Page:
EGG HARBOR TOWNSHIP — Township officials have not released closed-session minutes, covering topics as mundane as selecting an employee of the year to as serious as a lawsuit’s allegation of organized cheating on a police test, in at least 18 months.
The records have not been released despite the fact that officials have approved all of the minutes from their closed-session meetings.
The township denied an Open Public Records Act request filed by The Press of Atlantic City this week for copies of closed-session meeting minutes from 2008 and 2009. The response said the minutes “have not been released to the public.”
Among the minutes officials refused to release are those of a May 4 meeting at which the Township Committee agreed to a $650,000 settlement of a civil lawsuit filed by former police Officer Christopher Mozitis, who alleged four officers cheated on a promotional exam. All of the lawsuit charges, including allegations of ongoing harassment by several officers, were dropped as a result of the settlement.
Other unreleased minutes would cover the $360,000 settlement the township agreed to within the past month with Mary Moore, Kelley Taylor and Diane Loglisci, three of five former female police dispatchers who sued the Police Department in March 2007 for alleged sexual discrimination and workplace harassment.
Last fall, the township also agreed to a $32,500 settlement in a 2003 civil lawsuit filed by Pierre Reid, a former township resident and Pleasantville police officer who alleged several officers — including Mozitis — harassed him. The lawsuit charges in those cases were also dropped as a stipulation of the settlement.
The amount of the settlements with the dispatchers and Reid were mentioned in a news release and township records provided this week. Most of the settlement payments would be covered by the township’s insurance provider.
Mayor James “Sonny” McCullough said in a phone interview Friday that he was unaware the closed-session minutes were not publicly available. He added that minutes about issues that were finalized would be released Wednesday night, when the Township Committee holds its next meeting.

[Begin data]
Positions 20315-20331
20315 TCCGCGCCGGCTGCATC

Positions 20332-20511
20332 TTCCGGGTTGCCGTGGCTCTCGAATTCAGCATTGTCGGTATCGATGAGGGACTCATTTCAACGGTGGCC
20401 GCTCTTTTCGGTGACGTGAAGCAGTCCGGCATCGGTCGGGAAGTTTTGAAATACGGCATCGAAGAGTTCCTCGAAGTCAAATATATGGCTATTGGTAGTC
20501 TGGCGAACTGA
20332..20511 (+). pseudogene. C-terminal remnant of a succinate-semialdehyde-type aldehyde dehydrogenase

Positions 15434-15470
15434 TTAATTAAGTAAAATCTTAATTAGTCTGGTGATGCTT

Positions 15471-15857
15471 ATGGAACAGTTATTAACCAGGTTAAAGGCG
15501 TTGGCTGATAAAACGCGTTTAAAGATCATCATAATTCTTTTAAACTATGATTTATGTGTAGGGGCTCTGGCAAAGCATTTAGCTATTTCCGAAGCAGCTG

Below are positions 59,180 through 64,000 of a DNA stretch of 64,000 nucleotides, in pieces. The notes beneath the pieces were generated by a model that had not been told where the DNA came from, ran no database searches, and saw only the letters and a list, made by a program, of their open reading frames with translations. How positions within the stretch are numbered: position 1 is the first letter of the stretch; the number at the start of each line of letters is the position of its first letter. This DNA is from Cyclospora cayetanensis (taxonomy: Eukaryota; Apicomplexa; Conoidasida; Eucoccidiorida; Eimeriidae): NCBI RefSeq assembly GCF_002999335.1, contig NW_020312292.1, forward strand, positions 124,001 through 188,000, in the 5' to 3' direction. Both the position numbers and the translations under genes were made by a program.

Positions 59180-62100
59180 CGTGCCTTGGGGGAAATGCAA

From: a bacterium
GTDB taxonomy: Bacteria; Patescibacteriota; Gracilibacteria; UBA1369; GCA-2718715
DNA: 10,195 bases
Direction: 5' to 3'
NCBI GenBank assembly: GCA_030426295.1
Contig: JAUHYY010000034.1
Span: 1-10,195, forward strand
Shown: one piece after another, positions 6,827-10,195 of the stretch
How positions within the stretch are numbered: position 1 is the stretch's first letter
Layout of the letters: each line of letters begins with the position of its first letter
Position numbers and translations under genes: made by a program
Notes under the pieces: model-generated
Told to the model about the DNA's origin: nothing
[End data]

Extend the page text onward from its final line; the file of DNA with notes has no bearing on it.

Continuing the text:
“As far as my knowledge, once it’s approved it should be available to the public,” McCullough said.
The mayor added that he did not have a good answer why the minutes were withheld because the township workers who would know that information were not in the office.
The Township Committee gathered in closed session for legal and personnel reasons 18 times in 2008 and nine times so far in 2009, according to township records. The topics officials discussed ranged from serious issues, such as lawsuits against the township and union negotiations, to regular workplace decisions, such as hiring and promoting workers and picking the 2008 employee of the year.
Before each closed-session meeting, township officials announce what topics will be discussed. Some subjects come with a time frame, such as six months, one year or two years. Business Administrator Peter Miller said the time frame is an estimate of how long it would take to complete the matter.
Miller said in a phone interview Friday that closed-session minutes are released after all the topics discussed are completed. He added that the township’s procedure follows state laws and that there have been minutes going back to 2006 and 2007 that have not been released because of ongoing litigation.
The state Government Records Council ruled that in general, meeting minutes are exempt from disclosure until the governing body approves them, according to Chris Donnelly, a spokesman for the state Department of Community Affairs. The Government Records Council has no authority over the length of time it takes for the minutes to be approved, Donnelly wrote in an e-mail.
However, Nomi Lowy, general counsel for the New Jersey Press Association, wrote in an e-mail that the Open Public Records Act states meeting minutes “shall be promptly available to the public.”
Lowy said a 1986 state Superior Court case interpreted “promptly” to be two weeks after any regular meeting. If the board holds successive meetings about the same subject within two weeks of each other, the earlier minutes should be available in advance of the next meeting, Lowy said.
An open-records lawsuit is pending against Egg Harbor Township.
John Paff, a Somerset resident, sued the township and 16 other Atlantic County communities in August after he was denied copies of the first two executive-session meeting minutes of 2008.
Paff, who also is involved in the New Jersey Libertarian Party’s Open Government Advocacy Project, said he settled with nine municipalities. The lawsuit is scheduled to go to trial in June before Atlantic County Superior Court Judge Steven Perskie.